Pollak's Teaching Philosophy
At the end of her lesson plans for an evening class in the 1950s (included at right) Pollak jotted a reminder to tell her students, “Go ahead as you want to work—any way it comes.” [M 5, Box 1b, Miscellaneous Writings, PM Class.] This simple note says a great deal about Pollak's approach to teaching art.
As much as she appreciated the rich diversity of life itself, Pollak equally championed diversity in art. Hence, the central policy in her classroom was always one of artistic freedom and exploration. She did not want her students to feel restricted by outdated principles, oppressive labels, or contemporary fads, nor did she expect them to conform to her own styles and techniques. Instead, Pollak’s teaching method stressed “freedom through discipline” [M 5 Box 1, Biographical Data, Radio Address about Theresa Pollak], meaning she taught each of her students the firm, academic principles of line, color, and composition, while also urging them to deviate from this foundation once they had mastered it—to branch out and take their own art in any direction they pleased.
Pollak’s teaching philosophy was largely shaped by Allen Tucker, who had taught Pollak at the Art Students League of New York in the 1920s. Tucker had been one of Pollak’s most supportive instructors—even critiquing her artwork by mail when illness kept Pollak from New York in 1924—and he eventually became her lifelong friend as well. (Much of their correspondence can be found in the Theresa Pollak Papers.) In Pollak’s words,
“Tucker…brought to the class the real meaning of art, as perhaps no other teacher could. A genuine human being…he looked at each of us as though we mattered and existed for him as individuals. In his great respect for the freedom and integrity of the artist, he never touched our work, but rather took his cue for discussion from what he saw on our canvases…. Perhaps more than any other one person in my life, Allen Tucker has been the greatest influence, standing for me as the highest example of a fine teacher, an artist of integrity, and most of all, a great man.” [M 5, Box 1, Biographical Data, Recollections of the Art Students League.]
Taking a cue from Tucker, Pollak respected her own students as individuals and as artists of integrity, recognizing that they, too, have knowledge to share. For example, in a handwritten commentary on teaching (above), Pollak asserts, “One learns from one’s students. They are youthful [and] fresh—full of new ideas and of new uses of old ideas. They stimulate your thought, they keep you out of a rut, they put you on your toes in keeping up with every recent trend in art and a clear tying of it up with the old.” [M 5, Box 1b, Miscellaneous Writings, Comments about Teaching.] Furthermore, Pollak made it her duty not merely to teach (and learn from) her students, but to also inspire them. She urged them to always remain open to new opportunities, encounters, and even mistakes; to be receptive to colors, patterns, and forms in nature that might awaken new directions in their art; and, most importantly, to work in whatever way excited them the most—for one’s own excitement is crucial in keeping one’s art alive.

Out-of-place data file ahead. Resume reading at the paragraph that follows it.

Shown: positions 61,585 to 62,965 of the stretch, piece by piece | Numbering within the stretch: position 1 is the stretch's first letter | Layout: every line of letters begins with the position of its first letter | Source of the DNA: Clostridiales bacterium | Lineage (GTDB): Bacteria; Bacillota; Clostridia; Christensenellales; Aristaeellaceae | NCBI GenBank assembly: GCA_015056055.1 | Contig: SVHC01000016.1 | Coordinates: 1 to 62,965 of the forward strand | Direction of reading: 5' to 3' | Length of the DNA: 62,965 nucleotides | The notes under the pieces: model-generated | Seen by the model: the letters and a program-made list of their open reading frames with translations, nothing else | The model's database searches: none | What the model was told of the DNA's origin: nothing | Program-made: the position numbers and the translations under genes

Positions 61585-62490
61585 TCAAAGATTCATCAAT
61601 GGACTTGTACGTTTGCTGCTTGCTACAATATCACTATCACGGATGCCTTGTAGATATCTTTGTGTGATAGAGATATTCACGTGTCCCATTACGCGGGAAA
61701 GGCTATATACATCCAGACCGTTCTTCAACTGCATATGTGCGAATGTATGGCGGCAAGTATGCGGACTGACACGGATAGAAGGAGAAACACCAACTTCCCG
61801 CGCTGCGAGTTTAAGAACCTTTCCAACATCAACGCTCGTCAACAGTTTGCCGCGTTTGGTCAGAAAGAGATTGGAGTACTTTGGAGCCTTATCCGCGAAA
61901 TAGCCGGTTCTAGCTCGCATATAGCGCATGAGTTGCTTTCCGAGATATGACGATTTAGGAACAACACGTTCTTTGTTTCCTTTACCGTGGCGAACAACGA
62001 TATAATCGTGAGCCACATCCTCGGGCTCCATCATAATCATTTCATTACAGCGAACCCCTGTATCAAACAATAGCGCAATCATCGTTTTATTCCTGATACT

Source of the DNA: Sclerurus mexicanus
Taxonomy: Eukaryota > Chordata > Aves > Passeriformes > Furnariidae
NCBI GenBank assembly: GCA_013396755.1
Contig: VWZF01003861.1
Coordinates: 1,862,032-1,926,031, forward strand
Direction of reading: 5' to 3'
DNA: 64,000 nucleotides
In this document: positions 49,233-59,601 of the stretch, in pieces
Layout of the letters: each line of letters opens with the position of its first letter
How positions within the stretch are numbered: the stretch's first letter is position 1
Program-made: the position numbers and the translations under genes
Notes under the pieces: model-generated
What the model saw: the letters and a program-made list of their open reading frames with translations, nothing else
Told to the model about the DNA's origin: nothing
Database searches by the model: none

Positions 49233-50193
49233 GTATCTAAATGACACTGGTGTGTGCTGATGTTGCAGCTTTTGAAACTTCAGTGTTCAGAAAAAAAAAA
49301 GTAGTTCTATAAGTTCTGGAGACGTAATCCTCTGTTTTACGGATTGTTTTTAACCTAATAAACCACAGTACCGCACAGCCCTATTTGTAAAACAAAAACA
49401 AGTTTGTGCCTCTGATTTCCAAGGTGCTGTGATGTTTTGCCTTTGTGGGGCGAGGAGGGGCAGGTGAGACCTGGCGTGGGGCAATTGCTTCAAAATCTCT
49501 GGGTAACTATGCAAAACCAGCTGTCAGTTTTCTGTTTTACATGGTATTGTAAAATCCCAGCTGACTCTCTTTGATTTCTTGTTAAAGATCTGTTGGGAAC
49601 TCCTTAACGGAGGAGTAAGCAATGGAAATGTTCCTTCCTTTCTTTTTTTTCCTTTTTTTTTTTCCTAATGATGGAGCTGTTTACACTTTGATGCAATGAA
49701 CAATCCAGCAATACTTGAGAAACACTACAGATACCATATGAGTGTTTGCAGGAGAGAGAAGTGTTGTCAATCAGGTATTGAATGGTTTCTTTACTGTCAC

That Pollak placed few restrictions on her students’ artwork does not mean that she had few demands, however. A quotation from Dr. Burgart’s speech at the Pollak Building dedication ceremony summarizes the instructor’s high expectations:
“The comments I most often hear are, ‘[Miss Pollak] made demands for quality on me that I didn’t realize I was capable of meeting’, She was a hard and demanding taskmaster who settled for nothing less than my greatest potential’. Her expectations of others are always high, her demands for quality is [sic] unceasing, she works long, hard and unselfishly for what she believes in and expects no less from others. In a period of human development when these virtues are less than evident, but never more appropriate, I can safely say that we all appreciate the standards she entrusted to us.” [M 5, Box 2, Dedication of Pollak Building.]